MICHIGAN CITY | Mark Hubbard has been at the Indiana State Prison since 1990.
But the 1983 Gary Roosevelt High School grad is able to go home each night because his job is recreation director at the maximum security facility.
A physically imposing figure, Hubbard spent time in the Navy before being hired at the prison. He oversees a variety of sports available for the 2,452 offenders, and no two work days are the same.
"We offer a lot of exercise programs; passive and active sports programs ... competition and activities in basketball, softball, mushball," Hubbard said.
"We have runners. We have boxers. We have horseshoes, badminton, handball, volleyball, weights, pool. You name it, we pretty much have it here."
Hubbard said he held a "Biggest Loser" competition last year, and some participants lost as much as 40 percent of their body weight.
The 102-acre all-male facility is maximum security behind the wall and medium minimum security outside the wall, which houses 380 offenders.
This is no country-club lifestyle, however.
The Indiana State Prison is for offenders whose sentences are 30 to 50 years. Of the 14 men currently on death row in Indiana, 13 are here.
"We have a lot of good athletes here," Hubbard said. "We have guys who, if they hadn't done the things they did at that time, had a good shot at playing at some college level."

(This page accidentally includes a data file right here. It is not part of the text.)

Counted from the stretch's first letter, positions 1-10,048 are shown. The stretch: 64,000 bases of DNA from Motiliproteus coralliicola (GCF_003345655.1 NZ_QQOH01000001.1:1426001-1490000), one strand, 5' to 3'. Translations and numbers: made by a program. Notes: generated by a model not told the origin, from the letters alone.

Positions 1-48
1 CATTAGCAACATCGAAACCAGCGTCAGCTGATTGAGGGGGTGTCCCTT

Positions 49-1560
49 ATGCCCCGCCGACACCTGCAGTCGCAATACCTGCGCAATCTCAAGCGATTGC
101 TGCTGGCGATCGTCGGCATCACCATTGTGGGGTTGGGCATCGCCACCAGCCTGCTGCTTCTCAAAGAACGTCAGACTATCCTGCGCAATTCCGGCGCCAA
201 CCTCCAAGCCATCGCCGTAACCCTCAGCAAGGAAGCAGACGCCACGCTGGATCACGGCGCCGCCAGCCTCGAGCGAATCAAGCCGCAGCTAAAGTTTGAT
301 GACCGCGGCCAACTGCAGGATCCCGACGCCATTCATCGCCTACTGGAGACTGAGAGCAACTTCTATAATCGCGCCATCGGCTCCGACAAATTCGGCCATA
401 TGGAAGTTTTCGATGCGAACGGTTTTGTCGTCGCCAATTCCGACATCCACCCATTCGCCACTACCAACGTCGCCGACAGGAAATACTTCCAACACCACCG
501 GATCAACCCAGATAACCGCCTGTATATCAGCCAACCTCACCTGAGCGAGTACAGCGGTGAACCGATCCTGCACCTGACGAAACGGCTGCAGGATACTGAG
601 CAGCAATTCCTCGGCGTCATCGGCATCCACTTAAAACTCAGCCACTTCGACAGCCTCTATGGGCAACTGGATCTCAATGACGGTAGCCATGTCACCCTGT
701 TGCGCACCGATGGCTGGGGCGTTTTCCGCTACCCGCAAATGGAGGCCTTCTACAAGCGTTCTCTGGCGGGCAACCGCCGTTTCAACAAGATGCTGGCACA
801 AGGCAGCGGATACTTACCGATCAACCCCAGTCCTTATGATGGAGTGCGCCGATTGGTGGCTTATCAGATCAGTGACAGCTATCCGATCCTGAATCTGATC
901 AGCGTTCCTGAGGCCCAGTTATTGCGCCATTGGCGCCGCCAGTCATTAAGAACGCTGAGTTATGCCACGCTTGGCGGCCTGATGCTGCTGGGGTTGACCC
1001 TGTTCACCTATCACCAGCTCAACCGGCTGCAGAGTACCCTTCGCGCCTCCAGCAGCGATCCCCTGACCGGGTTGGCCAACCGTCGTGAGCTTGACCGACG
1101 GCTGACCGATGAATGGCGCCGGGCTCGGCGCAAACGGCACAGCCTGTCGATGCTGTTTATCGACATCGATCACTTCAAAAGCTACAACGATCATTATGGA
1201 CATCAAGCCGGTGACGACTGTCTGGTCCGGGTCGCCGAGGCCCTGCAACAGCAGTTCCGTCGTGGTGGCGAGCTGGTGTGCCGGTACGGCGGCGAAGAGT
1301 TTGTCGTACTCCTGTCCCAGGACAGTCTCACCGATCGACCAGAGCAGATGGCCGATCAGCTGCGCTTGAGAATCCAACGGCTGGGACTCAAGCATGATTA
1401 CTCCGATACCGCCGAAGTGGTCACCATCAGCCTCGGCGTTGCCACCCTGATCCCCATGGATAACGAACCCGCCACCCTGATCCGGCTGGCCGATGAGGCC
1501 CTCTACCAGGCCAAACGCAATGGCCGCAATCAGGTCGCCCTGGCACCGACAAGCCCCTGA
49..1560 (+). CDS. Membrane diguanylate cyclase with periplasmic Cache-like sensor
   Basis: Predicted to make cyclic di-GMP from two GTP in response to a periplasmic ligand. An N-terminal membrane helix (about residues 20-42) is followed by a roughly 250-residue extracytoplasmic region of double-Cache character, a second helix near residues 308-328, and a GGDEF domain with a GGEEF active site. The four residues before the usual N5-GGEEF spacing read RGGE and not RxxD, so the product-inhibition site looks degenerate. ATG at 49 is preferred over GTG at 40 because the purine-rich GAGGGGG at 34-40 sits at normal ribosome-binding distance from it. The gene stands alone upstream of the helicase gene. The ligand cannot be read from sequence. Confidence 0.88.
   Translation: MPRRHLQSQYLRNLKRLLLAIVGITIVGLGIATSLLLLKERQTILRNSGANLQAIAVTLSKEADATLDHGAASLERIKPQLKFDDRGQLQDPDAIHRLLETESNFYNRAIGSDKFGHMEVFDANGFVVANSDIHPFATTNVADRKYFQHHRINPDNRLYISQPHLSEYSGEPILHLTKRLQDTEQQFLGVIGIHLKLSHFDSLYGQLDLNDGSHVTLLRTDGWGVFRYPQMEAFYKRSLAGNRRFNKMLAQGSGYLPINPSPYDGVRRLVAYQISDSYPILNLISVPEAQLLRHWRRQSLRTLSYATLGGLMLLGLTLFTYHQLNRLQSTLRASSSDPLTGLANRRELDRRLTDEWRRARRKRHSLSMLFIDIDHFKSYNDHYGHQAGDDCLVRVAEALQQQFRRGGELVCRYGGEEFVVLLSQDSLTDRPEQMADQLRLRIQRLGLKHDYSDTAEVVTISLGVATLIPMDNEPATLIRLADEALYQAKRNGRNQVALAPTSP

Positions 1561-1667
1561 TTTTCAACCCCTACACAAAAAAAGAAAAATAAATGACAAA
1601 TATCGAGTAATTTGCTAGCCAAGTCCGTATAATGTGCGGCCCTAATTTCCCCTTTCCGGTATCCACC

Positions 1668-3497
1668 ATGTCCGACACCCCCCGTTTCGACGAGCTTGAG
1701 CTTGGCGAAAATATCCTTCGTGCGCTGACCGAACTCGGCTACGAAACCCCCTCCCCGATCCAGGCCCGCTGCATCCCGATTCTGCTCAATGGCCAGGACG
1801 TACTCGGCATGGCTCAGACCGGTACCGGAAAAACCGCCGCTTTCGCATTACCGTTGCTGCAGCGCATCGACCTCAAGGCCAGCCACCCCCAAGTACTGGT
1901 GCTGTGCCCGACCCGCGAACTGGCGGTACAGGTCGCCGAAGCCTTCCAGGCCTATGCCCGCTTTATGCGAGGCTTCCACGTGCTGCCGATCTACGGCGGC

Basketball is the most popular activity, with NAIA Division II power Grace College joining Bethel College, Moody Bible College and Ancilla College as frequent visitors who compete against prison teams.
Hubbard shared a complimentary email from legendary Grace basketball coach Jim Kessler, who has more than 500 wins in 35 seasons. It read:
"We have never had any kind of ugly incident. The offenders play quite physical, of course, but that is fine. Never any cheap stuff — in fact, we are more likely to encounter dirty play vs. other colleges. The State team polices itself, because it does not want to lose the privilege to play outside teams."
Kessler said players traditionally form a mixed circle afterward, holding hands and having a member from each team pray. They hang around briefly, talking, and quite often Grace players know some of the offenders.
"We leave feeling blessed for our freedom and with a huge sense of compassion for our brother who made some really bad decisions," Kessler's email said.
The prison staff of 526 supports Hubbard's efforts to lessen the high stress of inmates and maintain a peaceful environment throughout the cell blocks.
"This gives the guys a way to vent or to exert energy," he said of activities offered. "They can go back in (the cell) and relax, plus it's a fairly nice form of competition.
"They all still love to compete, so there's a lot of bragging rights around here. It's all friendly, and it's very important they stay in shape and their body is fit."